Final recommendations will be reported to Cabinet in February 2020 for a final decision. Following this, there will be school-level and borough-wide communications to inform all stakeholders of the decisions and how changes will be implemented.

Phase five

Implementation

September 2020 onwards

Changes to school organisation begin to be put in place. There will continue to be school-level and borough-wide communications throughout.

 

 

Answer:
It is important that all stakeholders have an opportunity to fully consider the proposals, ask questions, share their views and raise any concerns they may have.

The intention is to consult with headteachers early in the Summer term. After this, there will be individual consultations for each school (or group of schools) where changes are being proposed. Separate events will be held at the school for staff and parents.

Once this first round of consultation is completed, the resulting proposals will be presented to Cabinet in Autumn 2019 with a recommendation to formally consult. If agreed, the statutory public consultation would commence soon after and would include further events, meetings with the wider community, and a survey.

The results from these consultations would be reported back to Cabinet with final recommendations. Cabinet will make the final decision on the proposals.

Answer:

The earliest any changes can be implemented will be the 2020/21 school year, however the timescales for implementation will depend on the particular proposals and the circumstances under which they can be lawfully implemented.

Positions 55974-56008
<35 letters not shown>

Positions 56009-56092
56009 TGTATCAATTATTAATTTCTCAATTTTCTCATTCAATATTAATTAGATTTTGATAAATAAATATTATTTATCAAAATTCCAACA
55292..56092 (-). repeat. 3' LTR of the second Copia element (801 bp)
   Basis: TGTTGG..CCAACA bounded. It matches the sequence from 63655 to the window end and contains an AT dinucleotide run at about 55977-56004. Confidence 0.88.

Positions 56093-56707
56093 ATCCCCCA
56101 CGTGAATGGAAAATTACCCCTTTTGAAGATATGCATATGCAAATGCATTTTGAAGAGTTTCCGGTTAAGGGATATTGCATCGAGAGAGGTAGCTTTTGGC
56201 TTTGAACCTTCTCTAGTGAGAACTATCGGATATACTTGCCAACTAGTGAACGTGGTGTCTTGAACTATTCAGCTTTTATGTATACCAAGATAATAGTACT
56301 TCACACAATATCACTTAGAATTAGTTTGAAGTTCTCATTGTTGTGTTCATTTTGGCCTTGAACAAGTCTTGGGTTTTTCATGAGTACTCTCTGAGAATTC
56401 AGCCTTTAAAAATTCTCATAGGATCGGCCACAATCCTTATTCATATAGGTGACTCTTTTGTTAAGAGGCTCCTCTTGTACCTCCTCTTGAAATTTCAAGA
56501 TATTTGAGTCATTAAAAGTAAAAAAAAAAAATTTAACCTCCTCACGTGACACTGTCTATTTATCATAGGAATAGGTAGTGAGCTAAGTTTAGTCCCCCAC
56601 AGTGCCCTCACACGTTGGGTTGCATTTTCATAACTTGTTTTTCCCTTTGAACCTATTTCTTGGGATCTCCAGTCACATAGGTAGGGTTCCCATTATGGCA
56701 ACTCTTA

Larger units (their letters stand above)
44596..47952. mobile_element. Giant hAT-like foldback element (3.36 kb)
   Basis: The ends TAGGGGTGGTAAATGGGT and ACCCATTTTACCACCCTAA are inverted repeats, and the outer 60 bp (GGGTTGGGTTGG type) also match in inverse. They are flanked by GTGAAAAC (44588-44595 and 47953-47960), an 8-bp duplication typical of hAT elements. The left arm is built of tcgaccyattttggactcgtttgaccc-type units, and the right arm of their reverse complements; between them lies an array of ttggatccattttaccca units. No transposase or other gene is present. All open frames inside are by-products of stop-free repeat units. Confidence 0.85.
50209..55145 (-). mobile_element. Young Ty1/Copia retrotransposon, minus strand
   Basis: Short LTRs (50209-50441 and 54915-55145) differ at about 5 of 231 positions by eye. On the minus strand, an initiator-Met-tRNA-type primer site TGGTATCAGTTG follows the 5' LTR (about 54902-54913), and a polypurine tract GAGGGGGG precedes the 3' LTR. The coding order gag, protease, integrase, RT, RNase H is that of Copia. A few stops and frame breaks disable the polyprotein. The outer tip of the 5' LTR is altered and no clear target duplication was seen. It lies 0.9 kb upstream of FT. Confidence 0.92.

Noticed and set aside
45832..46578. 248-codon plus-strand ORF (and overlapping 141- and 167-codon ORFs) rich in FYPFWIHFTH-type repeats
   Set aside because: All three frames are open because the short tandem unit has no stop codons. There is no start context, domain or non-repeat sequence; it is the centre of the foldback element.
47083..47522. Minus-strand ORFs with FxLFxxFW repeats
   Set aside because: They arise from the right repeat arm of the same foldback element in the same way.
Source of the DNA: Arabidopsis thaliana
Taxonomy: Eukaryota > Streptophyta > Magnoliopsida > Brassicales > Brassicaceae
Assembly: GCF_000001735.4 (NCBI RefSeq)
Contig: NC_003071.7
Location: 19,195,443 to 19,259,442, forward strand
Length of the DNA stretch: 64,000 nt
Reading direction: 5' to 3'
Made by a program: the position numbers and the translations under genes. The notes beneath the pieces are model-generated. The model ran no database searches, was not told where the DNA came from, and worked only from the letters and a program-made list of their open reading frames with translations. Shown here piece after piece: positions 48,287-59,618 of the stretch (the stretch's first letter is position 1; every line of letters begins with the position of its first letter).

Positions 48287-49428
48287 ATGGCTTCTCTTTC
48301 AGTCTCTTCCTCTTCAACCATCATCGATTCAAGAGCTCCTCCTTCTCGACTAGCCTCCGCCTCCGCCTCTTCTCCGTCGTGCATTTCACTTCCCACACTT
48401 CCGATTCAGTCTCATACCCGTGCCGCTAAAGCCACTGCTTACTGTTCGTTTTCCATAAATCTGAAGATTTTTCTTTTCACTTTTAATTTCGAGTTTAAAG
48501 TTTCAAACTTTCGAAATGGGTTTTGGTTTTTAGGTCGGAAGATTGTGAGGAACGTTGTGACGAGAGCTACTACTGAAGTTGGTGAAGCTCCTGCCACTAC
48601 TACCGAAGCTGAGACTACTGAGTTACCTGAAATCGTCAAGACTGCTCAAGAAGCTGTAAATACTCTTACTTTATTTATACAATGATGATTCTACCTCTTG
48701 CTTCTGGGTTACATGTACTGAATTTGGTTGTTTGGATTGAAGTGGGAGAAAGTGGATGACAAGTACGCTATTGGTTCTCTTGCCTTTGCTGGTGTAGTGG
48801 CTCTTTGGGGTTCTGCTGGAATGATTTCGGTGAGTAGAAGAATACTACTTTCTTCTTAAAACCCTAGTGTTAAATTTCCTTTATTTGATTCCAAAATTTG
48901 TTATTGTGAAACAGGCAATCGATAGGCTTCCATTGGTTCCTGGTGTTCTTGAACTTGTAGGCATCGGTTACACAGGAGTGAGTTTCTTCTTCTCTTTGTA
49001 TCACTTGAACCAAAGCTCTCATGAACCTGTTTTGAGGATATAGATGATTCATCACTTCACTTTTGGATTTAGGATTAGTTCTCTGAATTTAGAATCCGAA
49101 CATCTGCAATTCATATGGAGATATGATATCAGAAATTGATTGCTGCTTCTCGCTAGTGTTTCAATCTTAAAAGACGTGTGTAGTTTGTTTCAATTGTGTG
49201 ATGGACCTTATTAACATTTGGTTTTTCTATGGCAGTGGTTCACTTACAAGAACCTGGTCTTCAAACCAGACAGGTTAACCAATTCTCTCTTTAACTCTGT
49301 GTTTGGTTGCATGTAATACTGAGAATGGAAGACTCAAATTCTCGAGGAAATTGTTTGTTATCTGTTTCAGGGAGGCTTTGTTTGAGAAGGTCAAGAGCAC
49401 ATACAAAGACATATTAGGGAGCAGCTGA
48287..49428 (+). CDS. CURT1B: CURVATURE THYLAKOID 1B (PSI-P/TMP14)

Answer:
Although the Primary Review is aimed at reducing the number of places in certain areas of the borough, any changes will not affect the local authority’s ability to ensure that it provides enough school places. The aim is to reach a position where the local authority and schools are confident that the right provision is in the right place at the right time.
Answer:

The Primary Review is likely to include proposals for formal partnerships between schools, such as federations, as this can help to improve educational opportunities and pupil outcomes through:

  1. a better, broader offer for pupils – both curricular and extra-curricular
  2. better recruitment, succession planning and retention of staff
  3. more resources and opportunity to employ specialist staff
  4. more Continuing Professional Development (CPD) for staff and opportunities to learn from one another and 
  5. a greater capacity to innovate.

Partnerships will be necessary for schools to maximise their available resources and sustain high quality education given the future funding challenges.

 

We will keep you updated as the primary review progresses